Red, white, and food — How war helped shape food

To my southern neighbours, Happy Memorial Day weekend!

A long time ago I got a cache of digital cookbooks which included one from the US Navy. Typed entirely in Courier New, it contained a surprisingly thoughtful (and very highly scaled) recipe for iced tea which included a note to add the hot tea to cold water (not the other way around) to prevent it from going cloudy. I was surprised to see the military was so concerned about iced tea. But I shouldn’t have been. Food and armies have a long history.

I got to study food science in the US and was surprised at just how much research was funded or completed by the military. You might not realize it, but a number of modern food innovations came out of the army. It shouldn’t be too surprising though. While it may be a contradiction in terms, a military’s purpose is, ostensibly, to create and enforce peace. Hunger is a powerful force for conflict.

Feeding an army requires a stable and reliable source of food. Canning was developed to support conquest but it’s done a lot of good for peace too.

An army marches on its stomach. Napoleon famously offered a prize for an innovation to preserve food in cans. It was claimed by Nicolas Appert and gave birth to modern day canned food. The British occupation of India was the impetus for the modern India Pale Ale. Beer was an important part of soldiers’ rations not just because it got them drunk, but also because it provided vital minerals to keep them healthy. IPAs were developed to keep fresh without refrigeration on the long trip south and east.

According to the Keith’s brewery tour, Alexander Keith supplied the British army with IPA’s brewed in Halifax. It probably tasted even worse after six months in the hold of a ship.

The US army operates a large lab in Natick, MA which is the source for a lot of food innovation. The MRE (meal, ready to eat) is a classic US army staple. A complete, shelf stable meal, that provides all the nutrients and calories a solider needs and can sit on the shelf for 3 years or more. The US army helped create protein bars, shelf stable tortillas, and this absolutely bizarre turkey jerky that made the news a few years ago. Natick also developed some critical consumer behavior research (with the help of Howard Moskawitz) that explained why people get tired of eating certain foods and not others. They also helped fund research into high pressure processing and newer food preservation techniques that can deliver fresher foods with more nutrients and longer shelf lives.

The US Army’s Combat Feeding Directorate at Natick Soldier Systems Center serves up MREs like the one above. These foods will keep for up to 3 years without refrigeration and can survive a drop from a helicopter. (Image source:

For better or worse, military demands have led food innovations throughout history. For Memorial Day, here’s a few that the US Army helped create.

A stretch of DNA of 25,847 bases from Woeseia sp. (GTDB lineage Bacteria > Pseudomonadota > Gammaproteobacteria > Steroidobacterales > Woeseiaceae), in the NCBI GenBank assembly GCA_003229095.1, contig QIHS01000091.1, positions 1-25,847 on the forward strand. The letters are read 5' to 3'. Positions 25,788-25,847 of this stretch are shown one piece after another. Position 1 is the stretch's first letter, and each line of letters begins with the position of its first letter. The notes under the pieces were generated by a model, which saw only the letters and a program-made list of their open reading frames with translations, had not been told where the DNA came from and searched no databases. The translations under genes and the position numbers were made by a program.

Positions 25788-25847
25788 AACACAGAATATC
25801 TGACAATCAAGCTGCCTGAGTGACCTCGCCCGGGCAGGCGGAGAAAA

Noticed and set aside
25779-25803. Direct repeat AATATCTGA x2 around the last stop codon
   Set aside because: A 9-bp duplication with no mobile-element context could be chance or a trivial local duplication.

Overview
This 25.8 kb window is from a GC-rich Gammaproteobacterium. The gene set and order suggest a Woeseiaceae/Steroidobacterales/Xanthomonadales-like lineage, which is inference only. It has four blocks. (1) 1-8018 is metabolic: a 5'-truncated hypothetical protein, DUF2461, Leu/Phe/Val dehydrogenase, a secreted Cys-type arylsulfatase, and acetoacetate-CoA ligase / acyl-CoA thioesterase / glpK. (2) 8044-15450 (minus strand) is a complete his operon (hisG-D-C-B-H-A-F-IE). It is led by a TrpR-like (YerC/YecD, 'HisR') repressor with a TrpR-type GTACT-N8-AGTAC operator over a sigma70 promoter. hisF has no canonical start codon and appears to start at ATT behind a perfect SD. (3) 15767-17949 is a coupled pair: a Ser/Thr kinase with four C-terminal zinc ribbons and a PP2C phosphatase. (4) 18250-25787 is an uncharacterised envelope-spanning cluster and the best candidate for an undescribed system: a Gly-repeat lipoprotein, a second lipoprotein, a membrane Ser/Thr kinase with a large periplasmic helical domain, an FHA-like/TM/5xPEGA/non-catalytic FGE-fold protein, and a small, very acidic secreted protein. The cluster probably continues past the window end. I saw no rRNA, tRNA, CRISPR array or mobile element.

· Supermarket bread

Keeping bread from going stale meant more people could access and afford this staple while helping less go to waste. While there’s nutritional problems and philosophical and ethical challenges with this kind of food production and distribution, it’s still a really big deal.

· Dehydrated cheese

Cheese powders are a strange food but can be as simple as just dried out curds. They’re key to a bunch of familiar college staples from Cheetos to mac and cheese.

· The McRib

While definitely not an environmental boon, the science to ‘glue’ pieces of meat together and form new shapes was developed by the US Army. It gave a way to reduce food waste by using trimmings that might have otherwise been discarded. Still, no hard feelings if you feel this is kind of gross.

· Saran wrap

Saran wrap is special because it sticks to itself making it easy to use as a covering. The material starting out as a material for shoe insoles the US army tested for jungle combat.

· Guacamole in a pouch

Guac in a pouch is a fairly new product and it’s only possible because of high pressure processing which uses pressure, instead of heat, to kill bacteria. This technology can help preserve juices, cheese, meat, and even shuck shellfish with less waste than hand-shucking. It’s great for guac because avocados quickly turn brown under heat making it really hard to keep it from spoiling beyond a couple of days.

· Shelf stable tortillas

Natick helped develop ‘hurdle technology’ which is now a pretty critical part of food preservation. The principle is to use a combination of mild, bacteria killing treatments to prevent spoilage instead of one heavy one. This has helped reduce the processing on foods while improving their quality and freshness. Shelf stable tortillas can be on the shelf for a month or more and keep fresh. They might contain some mild preservatives but thanks to expertise and innovations in baking, cooling, and packaging can also stay fresh without preservatives.

· Irradiated spices

Dry spices have a long shelf life but can still play host to harmful bacteria. Many spices are treated with radiation to kill bacteria that might survive the drying process and cause illness. There’s no radiation left in the spices afterwards, just dead bacterial spores.

(A lot of this information is from Combat-Ready Kitchen by Anastacia Marx de Salcedo.)

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